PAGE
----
What Is Millet?
Millet constitutes a variety of small-grained, warm-weather, annual cereals that are part of the grass family. These crops are highly drought tolerant in nature. Millet is grown widely around the world for use as food and fodder. Millets are important crops in the semiarid tropical regions and are indigenous to many parts of the world. For centuries, millets have served as an important staple in parts of Asia and Africa. The crop has been cultivated for at least 10,000 years in East Asia.
Production Of Millet
Millet is a popular crop in the countries of Africa surrounding the Sahara Desert region. The high drought tolerance capacity of the crop allows it to be cultivated in the adverse conditions of the ecoregion. In places where soil fertility is high and there is an optimum availability of moisture, the millets give a higher yield than in areas where these conditions are limited. Often, the countries growing millets, especially the less developed nations, exchange the millet varieties with each other to obtain higher yields.
The world’s leading producer of millet is India. In the 1970s, nearly all of the millet crops harvested in the country were used for domestic consumption. Over the years, the millet production increased in India but the per capita consumption decreased to 50 to 75% of the consumption in the 1970s. Since 2005, millet has ceased to be food for the people of India and instead has been harvested for use as animal fodder and to prepare alcohol. Farmers growing millet a tried to adopt several measures to encourage people to consume millets but such efforts have yielded little results. 0.83 tons per hectare was the average yield of millet crops worldwide in 2010. France hosted the most productive millet farms in the world.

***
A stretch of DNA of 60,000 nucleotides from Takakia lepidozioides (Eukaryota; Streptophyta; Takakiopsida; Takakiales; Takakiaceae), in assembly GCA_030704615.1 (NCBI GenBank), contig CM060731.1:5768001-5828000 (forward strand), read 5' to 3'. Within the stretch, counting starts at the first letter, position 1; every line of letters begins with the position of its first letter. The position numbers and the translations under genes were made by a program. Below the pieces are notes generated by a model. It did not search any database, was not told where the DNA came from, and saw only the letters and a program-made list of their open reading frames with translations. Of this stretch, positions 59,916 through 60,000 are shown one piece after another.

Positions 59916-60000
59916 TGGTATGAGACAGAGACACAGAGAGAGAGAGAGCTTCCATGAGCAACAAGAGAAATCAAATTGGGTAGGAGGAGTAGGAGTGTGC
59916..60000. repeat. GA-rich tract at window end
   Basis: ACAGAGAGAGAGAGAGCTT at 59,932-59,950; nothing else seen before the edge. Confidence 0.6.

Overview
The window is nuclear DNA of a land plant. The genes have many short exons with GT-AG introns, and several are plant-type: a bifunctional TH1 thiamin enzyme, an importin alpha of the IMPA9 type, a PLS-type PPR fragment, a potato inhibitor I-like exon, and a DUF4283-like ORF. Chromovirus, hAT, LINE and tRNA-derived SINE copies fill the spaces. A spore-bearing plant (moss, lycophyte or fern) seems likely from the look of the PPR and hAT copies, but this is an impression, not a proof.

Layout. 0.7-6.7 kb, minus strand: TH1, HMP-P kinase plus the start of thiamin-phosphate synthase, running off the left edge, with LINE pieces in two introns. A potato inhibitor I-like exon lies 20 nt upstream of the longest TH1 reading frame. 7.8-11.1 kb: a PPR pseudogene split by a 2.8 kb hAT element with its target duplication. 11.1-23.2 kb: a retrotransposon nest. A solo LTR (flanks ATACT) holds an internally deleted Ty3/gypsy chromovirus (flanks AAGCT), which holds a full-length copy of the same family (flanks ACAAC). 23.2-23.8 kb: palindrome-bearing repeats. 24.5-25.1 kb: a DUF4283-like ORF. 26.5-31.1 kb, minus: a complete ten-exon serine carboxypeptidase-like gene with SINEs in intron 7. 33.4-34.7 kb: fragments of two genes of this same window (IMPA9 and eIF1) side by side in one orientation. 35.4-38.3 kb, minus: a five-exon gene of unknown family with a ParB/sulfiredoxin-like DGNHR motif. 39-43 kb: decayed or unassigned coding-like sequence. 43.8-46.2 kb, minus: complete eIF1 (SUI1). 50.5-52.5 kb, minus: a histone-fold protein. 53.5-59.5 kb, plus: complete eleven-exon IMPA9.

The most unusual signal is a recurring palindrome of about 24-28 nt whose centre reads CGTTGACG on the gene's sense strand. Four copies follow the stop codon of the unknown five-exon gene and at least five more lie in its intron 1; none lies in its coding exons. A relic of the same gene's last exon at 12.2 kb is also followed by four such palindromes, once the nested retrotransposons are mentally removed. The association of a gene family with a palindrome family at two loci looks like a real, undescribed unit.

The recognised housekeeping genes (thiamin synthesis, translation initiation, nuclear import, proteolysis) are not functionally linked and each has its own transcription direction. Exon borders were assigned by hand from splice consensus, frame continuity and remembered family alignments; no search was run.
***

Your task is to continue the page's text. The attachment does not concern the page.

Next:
Nutritional Content of Millet
Raw millet has 73% carbohydrates, 11% protein, 9% water, and 4% fat. Millets have traditionally been used to brew millet beer in a few cultures. The cereal grain acts as a major food source in the world’s semi-arid and arid regions. In the parched landscape of western India, millet flour and sorghum has been mixed to be used to make a traditional flat bread that is a staple of the people living there. In South India too, millets are used to prepare traditional dishes. Chinese, German, and Russian cuisines use millet porridge as a traditional dish that is consumed with meat or vegetables.
The per capita consumption of millets is the highest in the countries of Western Africa. In the Sahel region countries of Gambia, Burkina Faso, and Chad, 35% of the total cereal consumption contained millet. In Niger and Namibia, 60% of the cereal consumption involves millets while the cereal accounts for 40% of the cereal intake in Mali and Senegal.
Millet lacks gluten and can be consumed by those affected by gluten-related disorders. However, millet grains might be contaminated with other gluten-containing cereals. Seeded bread uses millets while the cereal is also used to feed livestock and birds.